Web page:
I have never been quiet about voicing my deep dissatisfaction with anti discrimination efforts such as affirmative action. I am proud to say that I have never accepted a scholarship or accolade that was based upon my being a woman of color. Affirmative action is a racist practice that in a curious historical twist has become a badge of tolerance and diversity.
After the tragic race baiting campaigns of the 2008 presidential election, the news that the United States Supreme Court is hearing a case, Ricci v. DeStefano on reverse discrimination should not come as a shock. Throughout history affirmative action’s appeal lies in its claim to be anti-racist. Please do not misunderstand, it is an admirable concept. I only believe that it ironically achieves it’s racist goal under the cover of diversity.
I am not totally against affirmative action and I will grudgingly admit that many of the arguments for affirmative action are plausible and in some cases sound such as those that demand upon the elimination of segregation. However as a long time skeptic of affirmative action, this blogger raises a glass to the case that is before the Supreme Court; a case that is said to have again waved red flags concerning the constitutionality of affirmative action practices.
From the Wall Street Journal:
APRIL 23, 2009
High Court Weighs Bias in Firefighters’ Test.
By JESS BRAVIN
WASHINGTON — The Supreme Court appeared divided as it heard arguments over whether a Connecticut city engaged in racial discrimination or was fighting it when officials rejected a fire-department employment test because no blacks passed
Only whites and one Hispanic qualified for promotion to lieutenant and captain in the New Haven Fire Department. After the civil service board refused to certify the promotions and directed that all applicants take a different test, firefighters who had passed sued, alleging racial discrimination.
The city defended its action, arguing in part that certifying a test failed by nearly all minorities could expose it to a discrimination lawsuit by black and Hispanic applicants.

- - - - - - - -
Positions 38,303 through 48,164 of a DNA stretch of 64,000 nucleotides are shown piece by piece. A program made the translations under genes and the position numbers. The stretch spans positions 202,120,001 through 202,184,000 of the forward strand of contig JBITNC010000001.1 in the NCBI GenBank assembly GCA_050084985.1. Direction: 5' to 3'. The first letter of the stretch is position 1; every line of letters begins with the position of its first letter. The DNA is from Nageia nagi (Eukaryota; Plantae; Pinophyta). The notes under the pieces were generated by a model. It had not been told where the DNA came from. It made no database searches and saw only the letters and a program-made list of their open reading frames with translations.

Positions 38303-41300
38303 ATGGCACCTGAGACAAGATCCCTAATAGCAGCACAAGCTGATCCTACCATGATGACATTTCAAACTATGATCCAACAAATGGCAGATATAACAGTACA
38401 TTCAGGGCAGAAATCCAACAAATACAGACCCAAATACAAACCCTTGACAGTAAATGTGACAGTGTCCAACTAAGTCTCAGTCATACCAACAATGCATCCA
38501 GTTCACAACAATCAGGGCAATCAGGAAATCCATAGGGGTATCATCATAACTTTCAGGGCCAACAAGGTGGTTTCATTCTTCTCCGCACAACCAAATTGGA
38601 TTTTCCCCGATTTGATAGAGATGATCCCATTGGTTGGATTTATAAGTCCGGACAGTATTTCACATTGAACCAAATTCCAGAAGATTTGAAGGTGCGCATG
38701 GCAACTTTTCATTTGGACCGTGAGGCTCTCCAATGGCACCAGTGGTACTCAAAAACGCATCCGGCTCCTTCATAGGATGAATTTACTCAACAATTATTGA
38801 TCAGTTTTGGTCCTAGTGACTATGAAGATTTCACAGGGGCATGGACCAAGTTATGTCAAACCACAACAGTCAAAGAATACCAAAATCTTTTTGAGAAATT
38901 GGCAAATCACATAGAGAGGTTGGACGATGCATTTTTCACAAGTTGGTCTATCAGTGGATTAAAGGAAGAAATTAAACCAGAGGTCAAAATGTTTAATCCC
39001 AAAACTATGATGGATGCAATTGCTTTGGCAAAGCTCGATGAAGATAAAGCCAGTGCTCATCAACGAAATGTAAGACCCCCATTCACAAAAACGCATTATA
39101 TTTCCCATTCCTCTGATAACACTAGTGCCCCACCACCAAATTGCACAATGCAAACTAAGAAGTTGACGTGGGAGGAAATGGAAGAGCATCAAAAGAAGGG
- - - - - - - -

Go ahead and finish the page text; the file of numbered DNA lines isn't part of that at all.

Gregory Coleman, the lawyer representing the white firefighters, said the city’s decision diminished his clients'”individual dignity” and promoted “regrettable and socially destructive racial politics.”
Justice David Souter said New Haven faced “a damned if you do, damned if you don’t situation.”
Lower courts sided with the city. The case offered the Supreme Court the opportunity to expand its review of antidiscrimination efforts, an issue that Chief Justice John Roberts addressed in a 2007 opinion striking down school-desegregation plans that local school boards adopted voluntarily. The 5-4 decision said systems that base student assignments partially on race are unconstitutional.
I think we should pay particular attention to the city’s decision to reject the results of the original employment test noting from the article: “when officials rejected a fire-department employment test because no blacks passed.”
This case while interesting in and of itself takes on an added significance when considered that it is a warm up for subsequent “reverse racial discrimination cases. Despite the election of our first African American president and the media imposed climate of CHANGE created by the illusion that racism is now somehow dead because we have a black dude in the White House.
The framework of affirmative action remains racist. In my opinion the practice is opaque and ridden with inconsistencies. It does not deliver an outcome that would be acceptable by Martin Luther King.
I have a dream that my four little children will one day live in a nation where they will not be judged by the color of their skin, but by the content of their character.
The court will not deliver a decision until July. Meanwhile those managers that make hiring and admissions decisions who are unsure of the legality of affirmative action programs in their organizations should definitely revisit such practices and look to the court’s decision for guidance.
I would like to concluded this post by adding a personal anecdote.
My criticism of affirmative action rises from someone who has experience the negative consequences much more so than the positive. There is nothing flattering about the assumption of your colleagues believing that you received advances in your profession solely because of your skin color. I am living proof that here is little doubt that affirmative action reinforces the belief that minorities are not capable or qualified. When I stand and condemn affirmative action as an African American, many of my racial peers are shocked. However, the basis for my rejection of the practice rests upon my faith in us as not only African Americans but rather Americans who are intelligent and capable human beings.
Autographed Letter Signed,